LAWYERS representing victims of the Clutha helicopter crash are calling on the Secretary of State for Transport to launch a public inquiry into UK helicopter safety after a series of tragedies on land and offshore.

In a letter to Patrick McLoughlin, specialist aviation lawyer Irwin Mitchell urges the minister to review the laws that exempt helicopters from having to carry black box data recorders.

The letter, also sent to David Cameron and Alex Salmond, calls for a full public inquiry to examine the safety of commercial helicopter flights, the effectiveness of the industry's regulators and the UK's safety record compared to other countries.

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Last night the Department for Transport (DfT) ruled out such a move while the air accident investigation is under way.

The legal firm is among those pursuing compensation on behalf of those injured or bereaved when a Police Scotland Eurocopter EC135 crashed into the roof of the Clutha pub in Glasgow on November 29 last year, killing 10 people.

Clive Garner, head of Irwin Mitchell's aviation law team, said: "The tragedy in Glasgow has put a spotlight on the issue of helicopter safety, but the unfortunate truth is it is just the latest in a string of tragedies, and urgent action is needed to ensure helicopter safety standards are reviewed and improvements made where necessary. Our clients rightly want answers and reassurances no-one else will have to go through the ordeals they have been through."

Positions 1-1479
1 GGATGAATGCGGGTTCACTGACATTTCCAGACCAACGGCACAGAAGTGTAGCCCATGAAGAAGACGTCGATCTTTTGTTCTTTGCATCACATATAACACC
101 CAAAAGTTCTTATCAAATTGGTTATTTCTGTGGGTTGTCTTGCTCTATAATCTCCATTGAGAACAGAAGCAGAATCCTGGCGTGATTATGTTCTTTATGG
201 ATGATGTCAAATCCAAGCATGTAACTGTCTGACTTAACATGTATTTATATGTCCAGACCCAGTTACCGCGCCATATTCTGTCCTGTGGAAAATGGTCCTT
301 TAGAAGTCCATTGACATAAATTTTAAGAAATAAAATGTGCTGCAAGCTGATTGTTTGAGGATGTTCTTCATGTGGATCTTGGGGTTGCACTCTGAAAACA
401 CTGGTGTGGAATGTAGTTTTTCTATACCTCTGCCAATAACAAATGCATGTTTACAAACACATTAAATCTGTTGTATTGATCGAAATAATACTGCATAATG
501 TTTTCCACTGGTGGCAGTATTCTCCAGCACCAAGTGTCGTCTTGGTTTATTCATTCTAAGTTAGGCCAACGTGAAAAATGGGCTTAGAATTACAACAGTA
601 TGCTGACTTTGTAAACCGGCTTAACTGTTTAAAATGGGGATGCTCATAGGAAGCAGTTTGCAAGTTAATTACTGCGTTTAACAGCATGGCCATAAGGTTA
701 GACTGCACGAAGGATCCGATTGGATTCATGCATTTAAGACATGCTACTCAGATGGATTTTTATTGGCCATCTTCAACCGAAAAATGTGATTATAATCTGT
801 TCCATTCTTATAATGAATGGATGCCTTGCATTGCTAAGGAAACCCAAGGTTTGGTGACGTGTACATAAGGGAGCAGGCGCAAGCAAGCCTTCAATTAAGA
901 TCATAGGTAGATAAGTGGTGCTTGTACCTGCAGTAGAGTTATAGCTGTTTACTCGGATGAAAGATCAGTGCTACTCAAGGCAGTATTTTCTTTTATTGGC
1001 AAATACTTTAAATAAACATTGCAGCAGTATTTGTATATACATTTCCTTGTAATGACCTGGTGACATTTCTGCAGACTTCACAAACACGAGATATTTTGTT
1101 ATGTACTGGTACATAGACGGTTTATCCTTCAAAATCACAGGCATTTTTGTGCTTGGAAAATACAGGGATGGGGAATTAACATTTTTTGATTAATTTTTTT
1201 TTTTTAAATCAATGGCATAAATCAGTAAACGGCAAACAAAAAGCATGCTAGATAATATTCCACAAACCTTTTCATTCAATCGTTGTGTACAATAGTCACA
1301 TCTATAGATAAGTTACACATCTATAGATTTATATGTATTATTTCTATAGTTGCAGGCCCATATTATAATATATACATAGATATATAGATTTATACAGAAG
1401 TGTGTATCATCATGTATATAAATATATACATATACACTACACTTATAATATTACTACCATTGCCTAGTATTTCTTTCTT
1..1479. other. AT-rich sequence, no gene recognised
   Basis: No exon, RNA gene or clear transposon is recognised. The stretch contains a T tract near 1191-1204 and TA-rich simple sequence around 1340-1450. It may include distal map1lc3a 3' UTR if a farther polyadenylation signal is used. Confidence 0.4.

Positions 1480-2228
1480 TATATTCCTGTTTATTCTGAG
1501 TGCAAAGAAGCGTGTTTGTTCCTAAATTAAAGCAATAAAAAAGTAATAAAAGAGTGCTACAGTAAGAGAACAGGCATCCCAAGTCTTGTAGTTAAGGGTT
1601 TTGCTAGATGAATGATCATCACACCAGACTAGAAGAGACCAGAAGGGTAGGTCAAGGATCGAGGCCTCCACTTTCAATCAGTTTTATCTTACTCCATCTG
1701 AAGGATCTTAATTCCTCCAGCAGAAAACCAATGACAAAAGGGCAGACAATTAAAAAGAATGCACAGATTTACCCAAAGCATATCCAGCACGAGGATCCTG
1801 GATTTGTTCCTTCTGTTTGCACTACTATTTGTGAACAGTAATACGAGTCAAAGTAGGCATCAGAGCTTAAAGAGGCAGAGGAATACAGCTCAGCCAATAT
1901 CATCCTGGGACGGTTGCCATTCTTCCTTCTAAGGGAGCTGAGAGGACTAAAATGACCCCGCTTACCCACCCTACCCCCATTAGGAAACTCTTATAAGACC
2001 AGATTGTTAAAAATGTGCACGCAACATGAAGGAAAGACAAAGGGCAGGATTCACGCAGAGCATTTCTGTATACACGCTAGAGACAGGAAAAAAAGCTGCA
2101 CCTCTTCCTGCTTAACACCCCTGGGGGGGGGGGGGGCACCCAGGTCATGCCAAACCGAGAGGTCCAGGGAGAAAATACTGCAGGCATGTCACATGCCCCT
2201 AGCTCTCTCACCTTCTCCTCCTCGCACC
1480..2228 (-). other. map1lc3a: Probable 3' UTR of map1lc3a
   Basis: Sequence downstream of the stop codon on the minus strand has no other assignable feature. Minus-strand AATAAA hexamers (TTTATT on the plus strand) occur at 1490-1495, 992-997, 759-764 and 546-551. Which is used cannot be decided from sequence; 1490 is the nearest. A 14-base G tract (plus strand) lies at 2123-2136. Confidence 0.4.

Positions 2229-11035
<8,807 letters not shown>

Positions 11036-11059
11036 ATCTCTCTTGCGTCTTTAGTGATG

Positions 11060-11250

The firm also represents victims of a number of other recent helicopter tragedies, including the ditching of another Eurocopter in the North Sea in October 2012 and a crash involving an Augusta Westland helicopter in January 2013.

Helicopter safety has also been in the spotlight as a result of the ongoing fatal accident inquiry into the Bond Super Puma crash in April 2009, which ditched in the North Sea as a result of "catastrophic gearbox failure", killing all 16 on board.

The oil industry was struck by tragedy yet again in August last year when a Eurocopter Super Puma ditched off Shetland while carrying rig workers. Four of the 16 passengers on board died. Irwin Mitchell is representing workers and families affected.

Mr Garner reiterated calls for all commercial passenger-carrying helicopters in UK airspace have black boxes.

He said: "In the Clutha tragedy, we have a sophisticated twin engine helicopter that crashed into a city but there is no black box evidence to assist the investigators and quickly identify the cause of this accident. The police helicopter was not required to carry this equipment because the applicable rule exempts helicopters which weigh less than 3,175kg."

All European operators flying the type of helicopter have been ordered by the European Aviation safety Agency to fit black boxes by 2017.

A DfT spokesman said: "The Air Accidents Investigation Branch's investigation into the accident is ongoing. It would therefore be inappropriate to consider a public inquiry at this time."

l A SUPER Puma L2 helicopter carrying 14 people diverted to Sumburgh on Shetland last night after an indicator light came on in the cockpit. Nobody was injured.